As a 30-year-old who was perpetually single until the age of 27, I’ve spent a lot of Valentine’s Days alone. Exactly 90% of them, if you want to get specific. I used to spend the day hunkered down, trying to resist feelings of loneliness and inadequacy. If I were feeling optimistic, I would celebrate the fact that I wasn’t stuck in a *bad* relationship, and focus on the litany of people I could be out on a date with if I wanted to be even more miserable.
But then, in 2013, I came up with a solution—a way to always have plans during the mid-point of February. I invented an alternate holiday that I could observe in the comfort of my own home: Single Ladies Get Their Taxes Done Early Day. (Sounds fun, right?) While stores were stocking their shelves with heart-shaped chocolates and pink teddy bears, I was diligently collecting my W2’s and filing them away for the night of the 14th. Then, on the big day, I would sit in front of my computer and plug away at one of my least favorite and most dreaded tasks of the year. (Shocking that no one else jumped on this idea, right?)
I relished in the relief that getting my taxes out of the way early brought me. Even more so, I was glad to never have to worry about February 14th again. How sad is it that a widely celebrated holiday is so traumatic to some people that it’s less appealing than paperwork? But here’s where the story takes another twist.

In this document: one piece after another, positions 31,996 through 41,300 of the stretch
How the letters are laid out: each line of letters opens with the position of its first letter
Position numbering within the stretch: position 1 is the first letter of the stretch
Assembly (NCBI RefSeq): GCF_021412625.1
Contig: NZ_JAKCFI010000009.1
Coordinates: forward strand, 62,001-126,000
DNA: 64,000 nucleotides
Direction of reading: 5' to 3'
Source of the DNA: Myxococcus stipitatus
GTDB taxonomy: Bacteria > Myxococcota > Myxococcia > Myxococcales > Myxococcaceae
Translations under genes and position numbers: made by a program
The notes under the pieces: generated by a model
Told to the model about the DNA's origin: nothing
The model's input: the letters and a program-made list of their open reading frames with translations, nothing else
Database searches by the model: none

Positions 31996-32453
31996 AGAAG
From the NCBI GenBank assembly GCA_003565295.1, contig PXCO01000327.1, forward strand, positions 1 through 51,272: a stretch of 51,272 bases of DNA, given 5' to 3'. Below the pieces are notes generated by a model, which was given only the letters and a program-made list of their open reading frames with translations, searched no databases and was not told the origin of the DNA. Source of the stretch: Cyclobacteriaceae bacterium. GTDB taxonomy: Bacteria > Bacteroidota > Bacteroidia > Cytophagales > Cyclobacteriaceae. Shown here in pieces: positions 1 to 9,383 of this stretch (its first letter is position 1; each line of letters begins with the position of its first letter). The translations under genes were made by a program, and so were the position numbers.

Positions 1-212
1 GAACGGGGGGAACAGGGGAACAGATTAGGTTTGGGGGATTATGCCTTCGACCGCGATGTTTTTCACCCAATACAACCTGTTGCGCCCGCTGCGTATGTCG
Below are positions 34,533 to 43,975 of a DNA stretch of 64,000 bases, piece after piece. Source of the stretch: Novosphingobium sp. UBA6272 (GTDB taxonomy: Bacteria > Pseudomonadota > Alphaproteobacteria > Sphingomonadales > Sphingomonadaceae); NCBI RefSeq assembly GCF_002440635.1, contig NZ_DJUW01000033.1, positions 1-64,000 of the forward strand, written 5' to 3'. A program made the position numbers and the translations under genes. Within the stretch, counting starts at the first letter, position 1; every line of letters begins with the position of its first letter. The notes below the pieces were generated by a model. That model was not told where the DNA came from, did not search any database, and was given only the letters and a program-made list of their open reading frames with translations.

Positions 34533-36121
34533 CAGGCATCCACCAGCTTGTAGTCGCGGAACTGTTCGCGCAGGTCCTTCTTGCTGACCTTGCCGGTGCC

Single Ladies Get Their Taxes Done Early Day 2013 was such a hit that I was looking forward to a repeat in 2014. However, that year, for the first time in my life, I found myself attached in the month of February. Suddenly, I was on the flip-side of the holiday, where inflated expectations and pressure to flaunt your romance made the day almost equally unbearable. Why do we even have this holiday??? Can’t we admit that my version was better? (No? Well, it was worth a try…)
In all honesty, I don’t know if I’ll ever stop hating Valentine’s Day—the day on which love becomes commercialized and exhibitionistic, and single people are made to feel like outcasts and failures. Even the scaled-down version of the holiday that I celebrate with M (cooking at home, forgoing gifts) led to disasters including our first fight (over dirty dishes) and a horrifying incident in which we contaminated almost every piece of cookware with raw chicken while making chicken tikka masala… and then our kitchen sink flooded and our dishwasher stopped working!
If you know the up-side of Valentine’s Day, please let me know. I’d also love to hear stories of your best (or worst) Valentine’s Day experiences—or other ways you choose to spend February 14.